Updated: Aug 4
Last week I have performed an in place upgrade of a Horizon environment that I built a couple of years ago, still running version 5. The reason for it was a need for an update in terms of security on the WAN side of the environment, making it more secure and adhere to the ever increasing security standards. There have been a lot of security measures taken in newer versions of the components, like removing unsafe Cipher suites (Diffie-Hellman, RC4 etc) and removing unsafer protocols like SSLv3. The best option for a more secure environment would be to implement the Unified Access Gateway, which has been available for a while now, but for this customer there was a stringent need for windows based servers.
The upgrade itself went without a hitch. Checking the VMware interoperability site for all components (including the used VMware Horizon clients) revealed no issues up front. The customer was already running ESX 6.0 and has also leveraged both a Teradici APEX2800 accelerator and an Nvidia GRID K1 card in the server. Upgrading the components in the right order also worked fine:
- I prepped their golden image with the newer version of the Horizon Agent and making choices on whether to use USB and other redirection features, cleaning the golden image (see my other post regarding the cleanup script) and making a snapshot in preparation for the recompose. You also have to make sure you install the components in the right way: VMware Tools, Nvidia GRID vGPU windows drivers, VMware Horizon Agent, Teradici APEX drivers, each with a proper shutdown in between. I have seen many times that an incorrect order of installing these components leads to all sorts of weird issues.
- Updating the Composer server, making sure to have the necessary SQL database and login information for the database. This is an in place upgrade and is quite fast.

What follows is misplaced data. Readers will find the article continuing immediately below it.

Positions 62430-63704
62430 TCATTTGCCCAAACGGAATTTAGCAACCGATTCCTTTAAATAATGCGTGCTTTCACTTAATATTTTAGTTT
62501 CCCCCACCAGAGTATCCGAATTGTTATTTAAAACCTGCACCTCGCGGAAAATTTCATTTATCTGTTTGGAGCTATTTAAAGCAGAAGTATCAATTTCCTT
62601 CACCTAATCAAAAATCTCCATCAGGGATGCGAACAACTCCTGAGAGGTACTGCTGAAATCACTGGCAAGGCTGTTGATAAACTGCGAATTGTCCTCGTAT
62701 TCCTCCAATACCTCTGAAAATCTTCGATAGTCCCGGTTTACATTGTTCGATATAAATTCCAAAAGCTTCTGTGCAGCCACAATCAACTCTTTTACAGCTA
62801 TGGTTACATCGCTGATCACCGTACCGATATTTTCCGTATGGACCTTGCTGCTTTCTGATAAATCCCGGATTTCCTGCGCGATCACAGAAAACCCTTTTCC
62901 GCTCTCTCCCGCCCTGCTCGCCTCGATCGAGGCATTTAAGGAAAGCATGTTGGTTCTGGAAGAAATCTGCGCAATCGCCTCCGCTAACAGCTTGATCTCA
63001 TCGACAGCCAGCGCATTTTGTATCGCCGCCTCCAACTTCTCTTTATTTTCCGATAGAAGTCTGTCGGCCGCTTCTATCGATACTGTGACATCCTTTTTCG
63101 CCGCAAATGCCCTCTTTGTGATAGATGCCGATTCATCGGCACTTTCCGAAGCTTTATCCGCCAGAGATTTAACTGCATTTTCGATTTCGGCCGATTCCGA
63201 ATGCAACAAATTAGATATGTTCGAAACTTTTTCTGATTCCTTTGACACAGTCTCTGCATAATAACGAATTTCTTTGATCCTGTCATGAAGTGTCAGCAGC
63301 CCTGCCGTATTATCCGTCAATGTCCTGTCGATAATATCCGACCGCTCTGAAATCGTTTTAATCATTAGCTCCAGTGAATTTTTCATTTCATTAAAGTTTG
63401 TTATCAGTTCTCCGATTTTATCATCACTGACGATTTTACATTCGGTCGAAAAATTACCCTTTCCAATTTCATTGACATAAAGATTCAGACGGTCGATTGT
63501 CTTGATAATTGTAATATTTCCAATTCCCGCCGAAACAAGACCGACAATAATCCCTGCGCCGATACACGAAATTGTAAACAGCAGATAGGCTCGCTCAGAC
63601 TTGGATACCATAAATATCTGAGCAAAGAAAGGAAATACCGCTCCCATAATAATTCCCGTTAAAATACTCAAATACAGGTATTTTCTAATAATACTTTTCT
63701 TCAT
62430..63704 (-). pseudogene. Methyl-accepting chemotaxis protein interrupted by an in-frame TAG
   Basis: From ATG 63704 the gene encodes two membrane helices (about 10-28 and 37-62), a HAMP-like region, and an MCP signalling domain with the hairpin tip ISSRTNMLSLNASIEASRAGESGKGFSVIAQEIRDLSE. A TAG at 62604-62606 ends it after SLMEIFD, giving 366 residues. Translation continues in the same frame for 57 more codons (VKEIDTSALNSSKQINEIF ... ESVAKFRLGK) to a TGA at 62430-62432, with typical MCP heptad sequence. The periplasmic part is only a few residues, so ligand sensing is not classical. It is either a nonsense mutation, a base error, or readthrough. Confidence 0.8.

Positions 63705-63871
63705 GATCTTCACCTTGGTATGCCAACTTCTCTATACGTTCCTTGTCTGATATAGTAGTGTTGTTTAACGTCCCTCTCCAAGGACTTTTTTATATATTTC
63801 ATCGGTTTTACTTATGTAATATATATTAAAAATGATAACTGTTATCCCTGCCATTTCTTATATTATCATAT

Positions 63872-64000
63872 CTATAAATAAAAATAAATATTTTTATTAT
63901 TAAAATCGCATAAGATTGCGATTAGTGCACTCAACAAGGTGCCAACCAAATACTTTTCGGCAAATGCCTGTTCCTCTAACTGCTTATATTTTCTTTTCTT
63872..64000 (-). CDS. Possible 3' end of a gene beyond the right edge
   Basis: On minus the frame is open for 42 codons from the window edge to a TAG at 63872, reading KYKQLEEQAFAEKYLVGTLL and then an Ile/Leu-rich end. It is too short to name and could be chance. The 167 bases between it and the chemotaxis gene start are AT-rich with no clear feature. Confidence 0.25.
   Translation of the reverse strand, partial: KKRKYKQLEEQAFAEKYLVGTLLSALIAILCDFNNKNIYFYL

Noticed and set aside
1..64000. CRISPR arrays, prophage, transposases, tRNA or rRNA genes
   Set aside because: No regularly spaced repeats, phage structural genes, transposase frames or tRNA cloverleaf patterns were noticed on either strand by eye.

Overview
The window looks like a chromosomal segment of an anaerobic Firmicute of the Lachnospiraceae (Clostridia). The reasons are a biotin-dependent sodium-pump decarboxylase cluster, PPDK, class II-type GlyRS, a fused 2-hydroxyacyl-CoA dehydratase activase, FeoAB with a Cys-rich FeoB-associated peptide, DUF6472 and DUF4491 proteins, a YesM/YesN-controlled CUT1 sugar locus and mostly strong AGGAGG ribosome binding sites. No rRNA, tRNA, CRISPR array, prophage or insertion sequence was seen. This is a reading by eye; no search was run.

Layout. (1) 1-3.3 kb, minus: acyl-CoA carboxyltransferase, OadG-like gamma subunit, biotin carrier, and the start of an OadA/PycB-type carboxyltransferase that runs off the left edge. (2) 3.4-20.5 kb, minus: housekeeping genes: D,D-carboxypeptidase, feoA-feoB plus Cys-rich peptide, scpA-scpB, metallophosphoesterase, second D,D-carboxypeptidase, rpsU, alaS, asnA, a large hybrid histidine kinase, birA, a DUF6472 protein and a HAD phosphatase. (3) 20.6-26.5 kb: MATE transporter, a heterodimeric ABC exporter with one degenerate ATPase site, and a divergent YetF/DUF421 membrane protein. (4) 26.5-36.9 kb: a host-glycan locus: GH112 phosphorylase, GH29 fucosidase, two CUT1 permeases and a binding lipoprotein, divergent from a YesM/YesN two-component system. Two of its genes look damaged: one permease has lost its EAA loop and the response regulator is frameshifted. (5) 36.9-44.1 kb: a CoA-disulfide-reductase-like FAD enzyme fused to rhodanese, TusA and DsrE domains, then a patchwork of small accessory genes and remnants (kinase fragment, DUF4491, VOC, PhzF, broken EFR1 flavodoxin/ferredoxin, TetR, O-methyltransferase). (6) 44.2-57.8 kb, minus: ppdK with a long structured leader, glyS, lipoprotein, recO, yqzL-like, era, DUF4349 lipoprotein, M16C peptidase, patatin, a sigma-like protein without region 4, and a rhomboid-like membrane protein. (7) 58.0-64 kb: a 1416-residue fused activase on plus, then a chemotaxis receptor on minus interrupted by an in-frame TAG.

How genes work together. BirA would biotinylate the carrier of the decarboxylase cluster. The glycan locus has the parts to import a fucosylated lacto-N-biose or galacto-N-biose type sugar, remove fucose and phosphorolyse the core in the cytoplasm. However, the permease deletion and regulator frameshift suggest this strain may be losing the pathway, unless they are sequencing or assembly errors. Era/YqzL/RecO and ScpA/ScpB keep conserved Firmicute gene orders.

- The inplace upgrade of the Connection and Security Server and making sure the correct ports were open to be able to setup the IPsec connection between the Security and Connection servers again after the upgrade (watch out for TCP 4002 and look up this document for all the details in regards to the interconnectivity of all Horizon components). This is also an in place upgrade that does take some time, removing the services always seems to take more time than you would expect. Just leave it to it, and it will finish.
- Finally we did the recompose of the desktop as a last step and we got to testing. All seemed fine. The protocol used was still PCoIP, as the concerning customer has a number of Teradici zero clients in place, so we selected the option in the desktop pool settings to not have the user the ability to choose the protocol:
When you set this to yes, the user can actually choose the protocol he or she wants to use to access the desktop, as can be seen in this screenshot. RDP for instance does not need any custom ports to be opened in the firewalls between your Horizon client and the concerning environment, as it is tunneled over port 443, which is usually open anyway, unlike PCoIP, which needs port 4172:
After some initial testing, all seemed fine. The users could access their desktops, though one or two faced the need for an updated Horizon Client, but there were no real issues to be found. Another feature that the customers use is the HTML5 web based access you have to an environment like this. If enabled in the Pool settings with a simple check box, you can use your internet browser to be able to access your desktop session through any compatible HTML5 browser. This setting looks like this:
In older versions (6.1 and before if I remember correctly), you would have to install seperate components on top of the Security and connection servers and also in your desktop to make HTML5 web access possible, but that is no longer the case. Just installing the default components also adds this feature by default, it is just a matter of enabling and disabling. Although it was, until 7.3.2. To my dismay, the following morning the customer complained he could no longer access his desktops through this HTML5 interface and lost this functionality. An unhappy customer and an unhappy Hans were the result. After some searching, this is apparently a difference in feature availability thinking on VMware's part. When you set the pool option for the ability to select the protocol to No, this effectively disabled HTML5, although the HTML Access: setting is still set to Disabled.
Takeaway from all of this? If you are implementing Horizon 7.3.2 and want to grant the users the ability to access the desktop through a HTML5 compatible browser, you will need to set the Allow users to select protocol setting to yes, otherwise it will simply give you an error message, instead of a browser based desktop.
VMware has reported on the forums that this choice will be reverted in newer releases.